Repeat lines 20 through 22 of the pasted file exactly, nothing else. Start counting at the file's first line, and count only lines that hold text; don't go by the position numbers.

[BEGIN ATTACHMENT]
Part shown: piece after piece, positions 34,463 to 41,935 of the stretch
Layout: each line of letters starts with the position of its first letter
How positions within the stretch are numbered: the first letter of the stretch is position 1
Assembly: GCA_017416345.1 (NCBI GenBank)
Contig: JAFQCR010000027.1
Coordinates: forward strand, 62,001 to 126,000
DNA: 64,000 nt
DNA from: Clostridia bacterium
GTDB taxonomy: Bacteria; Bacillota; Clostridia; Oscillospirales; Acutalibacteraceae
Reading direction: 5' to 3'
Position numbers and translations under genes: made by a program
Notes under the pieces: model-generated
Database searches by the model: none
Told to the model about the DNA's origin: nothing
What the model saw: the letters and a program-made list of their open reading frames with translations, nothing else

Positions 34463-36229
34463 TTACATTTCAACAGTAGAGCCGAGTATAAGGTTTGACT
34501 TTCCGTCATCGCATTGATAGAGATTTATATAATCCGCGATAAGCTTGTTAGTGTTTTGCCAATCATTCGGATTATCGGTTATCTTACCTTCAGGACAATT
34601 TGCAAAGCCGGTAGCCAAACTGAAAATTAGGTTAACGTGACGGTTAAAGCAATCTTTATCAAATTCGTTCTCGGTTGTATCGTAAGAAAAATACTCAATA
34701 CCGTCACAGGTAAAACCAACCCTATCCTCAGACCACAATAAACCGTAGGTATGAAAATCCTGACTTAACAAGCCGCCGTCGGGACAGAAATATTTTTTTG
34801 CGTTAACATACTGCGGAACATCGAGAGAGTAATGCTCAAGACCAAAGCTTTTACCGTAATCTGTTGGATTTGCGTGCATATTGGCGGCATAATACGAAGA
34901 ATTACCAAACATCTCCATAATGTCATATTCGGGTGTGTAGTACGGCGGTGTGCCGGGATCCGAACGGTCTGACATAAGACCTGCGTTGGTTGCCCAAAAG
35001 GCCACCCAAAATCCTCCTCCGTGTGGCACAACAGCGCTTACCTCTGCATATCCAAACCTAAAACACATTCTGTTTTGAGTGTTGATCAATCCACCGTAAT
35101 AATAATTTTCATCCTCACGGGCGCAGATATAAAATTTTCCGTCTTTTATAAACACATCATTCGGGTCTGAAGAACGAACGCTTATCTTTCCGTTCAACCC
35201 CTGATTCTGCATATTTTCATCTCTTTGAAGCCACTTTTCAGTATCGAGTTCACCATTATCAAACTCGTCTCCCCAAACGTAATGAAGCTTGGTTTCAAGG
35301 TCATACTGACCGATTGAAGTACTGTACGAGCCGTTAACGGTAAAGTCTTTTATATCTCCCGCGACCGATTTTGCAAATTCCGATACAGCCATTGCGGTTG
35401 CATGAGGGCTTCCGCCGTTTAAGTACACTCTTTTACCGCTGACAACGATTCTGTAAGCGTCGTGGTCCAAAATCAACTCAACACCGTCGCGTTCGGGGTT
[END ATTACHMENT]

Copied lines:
34701 CCGTCACAGGTAAAACCAACCCTATCCTCAGACCACAATAAACCGTAGGTATGAAAATCCTGACTTAACAAGCCGCCGTCGGGACAGAAATATTTTTTTG
34801 CGTTAACATACTGCGGAACATCGAGAGAGTAATGCTCAAGACCAAAGCTTTTACCGTAATCTGTTGGATTTGCGTGCATATTGGCGGCATAATACGAAGA
34901 ATTACCAAACATCTCCATAATGTCATATTCGGGTGTGTAGTACGGCGGTGTGCCGGGATCCGAACGGTCTGACATAAGACCTGCGTTGGTTGCCCAAAAG